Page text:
Because the PNR system is relatively antiquated, it makes it fairly easy to access records using very little information. Security researchers Nohl and Nikodijevic examined the system in 2016 and presented their research at the 33rd Chaos Communication Congress in Hamburg. There, they showed how they were able to go to Instagram, search for boardingpass" take a screen shot of the barcode from a ticket, and use that to access a PNR record through websites aimed at assisting travellers. This showed exactly how the personal data of a Human Rights Defender, a journalist, or even a lawyer invested in political struggle could be exposed to adversaries who might have interests in harming them or their work. The same researchers previously used PNR locators to determine that their users followed predictable patterns, and with that information they were able to brute-force their location records. Brute-forcing in this context means that they used easy-to-write automation scripts to test enough of the possible options to allow them to find individual records without knowing the exact code initially. Because of this research, and their responsible disclosure to the entities facilitating access to the PRN database, the brute force approach is no longer as easy, but the information in the database is still far from inaccessible to the general public.
Photos of our tickets or luggage tags pose particular risks because of the sensitive information printed on them. In addition to our name and flight information, they also include our PNR locator, though sometimes only inside the barcode. Even if we cannot "see" information in the barcodes or sequences of letters and numbers on our tickets, other people may be able to derive meaning from them. If we take and share photos on social media that include our tickets or tags, we need to make sure to edit the image before sharing it, to ensure we have removed not only clearly sensitive information like our name, but also any barcode or code sequence. If our travel is sensitive at all, we shouldn't share those photos. The same applies when sharing scans of our boarding passes or booked tickets with our organisations, political groups or even funders. The sharing of this information, unencrypted and unprotected, can expose PNR numbers and the data embedded in them – especially if there are adversaries interested in the personal data to use it against us or against our work. If we need to send a boarding pass or a booked ticket without editing it, in the case of grants and funding for example, using encrypted and safe communication is a good practice (while keeping in mind that the subject line is not encrypted).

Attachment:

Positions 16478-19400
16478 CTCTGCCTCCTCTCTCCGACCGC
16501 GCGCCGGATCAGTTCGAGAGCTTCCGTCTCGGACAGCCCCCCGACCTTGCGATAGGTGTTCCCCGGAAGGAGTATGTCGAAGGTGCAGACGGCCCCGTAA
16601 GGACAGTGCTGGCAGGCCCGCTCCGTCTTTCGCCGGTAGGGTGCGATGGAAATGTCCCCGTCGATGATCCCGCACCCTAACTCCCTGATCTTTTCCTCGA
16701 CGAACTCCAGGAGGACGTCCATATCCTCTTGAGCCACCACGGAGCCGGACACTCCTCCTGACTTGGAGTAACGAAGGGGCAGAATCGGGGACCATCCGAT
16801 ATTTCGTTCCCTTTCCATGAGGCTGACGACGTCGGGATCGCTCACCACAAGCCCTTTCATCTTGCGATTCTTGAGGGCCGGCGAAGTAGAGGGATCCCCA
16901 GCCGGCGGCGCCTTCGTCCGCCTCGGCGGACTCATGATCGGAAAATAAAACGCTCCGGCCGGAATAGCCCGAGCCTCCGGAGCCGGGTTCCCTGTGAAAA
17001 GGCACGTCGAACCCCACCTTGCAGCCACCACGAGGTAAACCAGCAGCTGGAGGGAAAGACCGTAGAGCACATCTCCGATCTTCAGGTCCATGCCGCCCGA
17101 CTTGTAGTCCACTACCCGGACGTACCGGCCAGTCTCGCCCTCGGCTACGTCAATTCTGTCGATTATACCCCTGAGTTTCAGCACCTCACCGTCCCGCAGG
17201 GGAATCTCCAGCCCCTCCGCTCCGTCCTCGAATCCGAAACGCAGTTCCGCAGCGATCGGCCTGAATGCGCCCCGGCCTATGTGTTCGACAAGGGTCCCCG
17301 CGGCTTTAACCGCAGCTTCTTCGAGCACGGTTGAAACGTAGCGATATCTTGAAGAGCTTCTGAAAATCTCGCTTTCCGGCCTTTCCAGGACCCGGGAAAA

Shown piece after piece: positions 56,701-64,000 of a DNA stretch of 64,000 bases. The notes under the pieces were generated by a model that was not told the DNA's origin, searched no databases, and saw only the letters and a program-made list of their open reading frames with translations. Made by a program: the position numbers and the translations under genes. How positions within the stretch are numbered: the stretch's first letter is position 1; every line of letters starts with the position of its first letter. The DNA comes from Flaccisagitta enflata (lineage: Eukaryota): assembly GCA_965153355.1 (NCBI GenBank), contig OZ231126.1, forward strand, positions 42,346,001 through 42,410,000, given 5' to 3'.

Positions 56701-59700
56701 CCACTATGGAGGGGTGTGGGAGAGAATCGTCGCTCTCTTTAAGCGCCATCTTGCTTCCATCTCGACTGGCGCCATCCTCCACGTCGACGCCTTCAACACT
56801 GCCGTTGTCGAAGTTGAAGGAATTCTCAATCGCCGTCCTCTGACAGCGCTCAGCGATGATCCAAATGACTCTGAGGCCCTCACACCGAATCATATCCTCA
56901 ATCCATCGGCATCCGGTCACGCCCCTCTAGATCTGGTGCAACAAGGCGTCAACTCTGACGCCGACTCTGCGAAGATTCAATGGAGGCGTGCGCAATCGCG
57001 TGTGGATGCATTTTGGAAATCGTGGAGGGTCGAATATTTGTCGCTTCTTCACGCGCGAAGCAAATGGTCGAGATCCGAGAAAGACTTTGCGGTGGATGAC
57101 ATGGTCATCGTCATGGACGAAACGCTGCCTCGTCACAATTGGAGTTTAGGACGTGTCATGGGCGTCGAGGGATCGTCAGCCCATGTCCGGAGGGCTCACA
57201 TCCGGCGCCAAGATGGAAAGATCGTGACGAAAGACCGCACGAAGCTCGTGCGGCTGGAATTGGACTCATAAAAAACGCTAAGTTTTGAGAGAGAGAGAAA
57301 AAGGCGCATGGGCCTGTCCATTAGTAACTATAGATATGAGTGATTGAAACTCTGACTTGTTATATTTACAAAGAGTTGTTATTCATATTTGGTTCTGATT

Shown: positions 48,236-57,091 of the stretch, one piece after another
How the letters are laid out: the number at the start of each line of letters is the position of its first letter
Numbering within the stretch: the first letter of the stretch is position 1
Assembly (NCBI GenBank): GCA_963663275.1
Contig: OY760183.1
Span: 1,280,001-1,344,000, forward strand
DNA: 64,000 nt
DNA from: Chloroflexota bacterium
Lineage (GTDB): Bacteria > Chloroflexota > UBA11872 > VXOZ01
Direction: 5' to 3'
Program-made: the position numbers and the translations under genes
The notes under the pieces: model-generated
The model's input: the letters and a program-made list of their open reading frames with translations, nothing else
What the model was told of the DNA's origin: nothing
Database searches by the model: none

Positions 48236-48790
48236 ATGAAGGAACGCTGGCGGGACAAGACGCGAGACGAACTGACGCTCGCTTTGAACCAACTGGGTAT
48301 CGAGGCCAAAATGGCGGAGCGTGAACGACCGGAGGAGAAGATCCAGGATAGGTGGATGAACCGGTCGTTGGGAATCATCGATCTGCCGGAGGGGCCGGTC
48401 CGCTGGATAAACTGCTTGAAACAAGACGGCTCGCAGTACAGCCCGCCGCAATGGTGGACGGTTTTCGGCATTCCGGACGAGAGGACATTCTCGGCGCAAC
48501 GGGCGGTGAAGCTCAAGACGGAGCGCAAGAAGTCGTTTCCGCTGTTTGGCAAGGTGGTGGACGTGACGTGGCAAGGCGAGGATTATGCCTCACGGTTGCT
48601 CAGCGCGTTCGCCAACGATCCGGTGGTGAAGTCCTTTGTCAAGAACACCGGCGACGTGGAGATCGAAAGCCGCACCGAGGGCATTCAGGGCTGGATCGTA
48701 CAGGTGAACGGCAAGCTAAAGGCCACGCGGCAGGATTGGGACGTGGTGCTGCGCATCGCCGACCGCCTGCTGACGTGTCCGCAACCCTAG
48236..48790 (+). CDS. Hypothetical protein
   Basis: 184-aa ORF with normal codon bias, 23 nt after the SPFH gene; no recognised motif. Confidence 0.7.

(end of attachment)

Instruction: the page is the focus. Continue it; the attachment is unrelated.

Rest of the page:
Many of us share information about our travel plans both online and offline. In some situations, it may be important to inform only people we trust that we will be travelling and to keep the details of our travel sparse or vague. Even if we are only concerned about digital surveillance, it is important to consider what we share with people offline, since they can still make a digital record of it, like adding our travel dates to their online calendar. The only way to truly prevent our information from being entered into PNR and CRS/GDS is to abstain from using modes of travel that utilise them. But that may not be an option for those of us who attend conferences abroad, for example, or who have to travel for work or for our activism. In that case, taking certain measures is important to limit the diffusion of our personal data, at least within our points of control. Until the PNR system is reformed and more data-security measures are put in place, we need to be aware of exactly what kind of information these codes contain, and take common-sense measures to protect that information.
_ This article was written and researched by Paz Pena, Leil-Zahra Mortada and Rose Regina Lawrence._